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ANKARA (Reuters) - Turkey's government will prioritise the economy, including bringing down inflation and unemployment, and will not take tax measures that could further stoke consumer price growth, Finance Minister Naci Agbal told Reuters on Tuesday.
Speaking two days after Turks voted by a narrow margin to change the constitution and hand President Tayyip Erdogan sweeping new powers, Agbal said government incentives are designed to boost the private sector, and that the ruling AK Party does not want public sector-driven economic growth.
"The economy will be the No.1 item on the agenda. At the point where we are, bringing down inflation and unemployment are among the important priorities," Agbal said.
"We do not desire a growth outlook through the work and spending of the public sector. If growth is going to head towards the target, let's achieve growth with temporary or lasting support solely to private sector investment and production."
Erdogan declared victory in the referendum on Sunday, after unofficial results showed 51.5 percent of voters had backed the constitutional changes to replace Turkey's parliamentary system with an all-powerful presidency and abolish the office of prime minister. The main opposition said the vote as marred by irregularities and they would challenge its result.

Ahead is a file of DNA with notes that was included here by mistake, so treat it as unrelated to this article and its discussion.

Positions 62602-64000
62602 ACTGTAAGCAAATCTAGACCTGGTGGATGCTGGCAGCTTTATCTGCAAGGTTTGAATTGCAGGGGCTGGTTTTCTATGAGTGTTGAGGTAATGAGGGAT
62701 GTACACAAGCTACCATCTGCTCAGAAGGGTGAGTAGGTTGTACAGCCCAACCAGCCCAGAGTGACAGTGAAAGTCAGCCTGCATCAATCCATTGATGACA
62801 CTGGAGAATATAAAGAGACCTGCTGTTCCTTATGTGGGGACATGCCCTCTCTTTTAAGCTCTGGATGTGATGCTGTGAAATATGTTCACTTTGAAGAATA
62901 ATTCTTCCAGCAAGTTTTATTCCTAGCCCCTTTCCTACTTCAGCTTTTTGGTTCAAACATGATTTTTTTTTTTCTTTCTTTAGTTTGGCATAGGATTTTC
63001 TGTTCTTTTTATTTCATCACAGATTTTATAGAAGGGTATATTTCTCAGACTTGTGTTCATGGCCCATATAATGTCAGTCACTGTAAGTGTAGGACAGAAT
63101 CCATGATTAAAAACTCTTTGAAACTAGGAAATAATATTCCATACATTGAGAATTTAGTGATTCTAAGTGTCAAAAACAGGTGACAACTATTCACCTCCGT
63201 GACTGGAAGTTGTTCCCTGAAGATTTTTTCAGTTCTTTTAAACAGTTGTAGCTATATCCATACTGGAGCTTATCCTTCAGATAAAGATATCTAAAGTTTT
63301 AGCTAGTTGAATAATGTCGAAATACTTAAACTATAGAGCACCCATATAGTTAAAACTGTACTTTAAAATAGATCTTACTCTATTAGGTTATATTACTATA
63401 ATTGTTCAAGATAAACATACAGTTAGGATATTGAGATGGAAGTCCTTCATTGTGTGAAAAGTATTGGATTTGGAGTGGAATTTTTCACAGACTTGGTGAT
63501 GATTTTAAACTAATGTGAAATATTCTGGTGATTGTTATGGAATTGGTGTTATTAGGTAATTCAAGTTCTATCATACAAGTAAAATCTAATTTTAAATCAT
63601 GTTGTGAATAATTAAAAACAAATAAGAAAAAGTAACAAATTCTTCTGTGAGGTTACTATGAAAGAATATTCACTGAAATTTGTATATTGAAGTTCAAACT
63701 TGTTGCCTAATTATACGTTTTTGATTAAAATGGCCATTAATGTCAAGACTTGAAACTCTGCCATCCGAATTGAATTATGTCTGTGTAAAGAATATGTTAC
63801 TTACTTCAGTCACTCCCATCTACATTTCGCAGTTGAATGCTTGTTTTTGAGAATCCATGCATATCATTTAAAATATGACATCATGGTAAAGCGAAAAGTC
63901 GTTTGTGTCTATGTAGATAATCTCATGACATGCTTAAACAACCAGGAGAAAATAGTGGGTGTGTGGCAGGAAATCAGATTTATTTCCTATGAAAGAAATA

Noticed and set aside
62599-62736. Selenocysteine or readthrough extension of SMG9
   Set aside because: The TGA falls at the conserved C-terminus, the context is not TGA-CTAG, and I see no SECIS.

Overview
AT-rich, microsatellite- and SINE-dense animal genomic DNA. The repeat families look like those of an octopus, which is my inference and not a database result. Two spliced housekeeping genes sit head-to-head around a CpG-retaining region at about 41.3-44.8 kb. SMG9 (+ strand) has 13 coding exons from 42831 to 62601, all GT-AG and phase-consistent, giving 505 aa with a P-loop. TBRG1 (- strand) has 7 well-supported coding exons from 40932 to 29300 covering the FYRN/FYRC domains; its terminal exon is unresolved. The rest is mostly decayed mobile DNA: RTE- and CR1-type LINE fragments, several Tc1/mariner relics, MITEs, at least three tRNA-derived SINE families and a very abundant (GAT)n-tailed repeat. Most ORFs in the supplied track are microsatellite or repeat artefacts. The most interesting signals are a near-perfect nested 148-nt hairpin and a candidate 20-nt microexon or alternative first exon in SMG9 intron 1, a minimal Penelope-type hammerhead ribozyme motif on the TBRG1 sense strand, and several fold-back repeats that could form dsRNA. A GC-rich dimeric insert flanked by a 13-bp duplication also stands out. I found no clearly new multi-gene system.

The AKP has said that victory for the referendum would allow the government to quickly roll out investor-friendly structural reforms - such as to the labour market and the tax code - but investors have been skeptical, seeing the likelihood of more delays and policy gridlock.
While the government wants to boost growth - economic expansion cooled to 2.9 percent last year, from a revised 6.06 percent a year earlier, hit by aftershocks from the July 15 failed coup - it also wants to keep prices in check.
Inflation soared to an 8-1/2 year high of 11.29 percent in March, as chronic weakness in the lira currency stoked a surge in consumer prices.
Erdogan has responded by declaring himself an "enemy" of interest rates and saying that high interest rates are the cause of inflation, a stance at odds with orthodox economics.
Reporting by Orhan Coskun; Writing by Daren Butler and David Dolan; Editing by Isabel Coles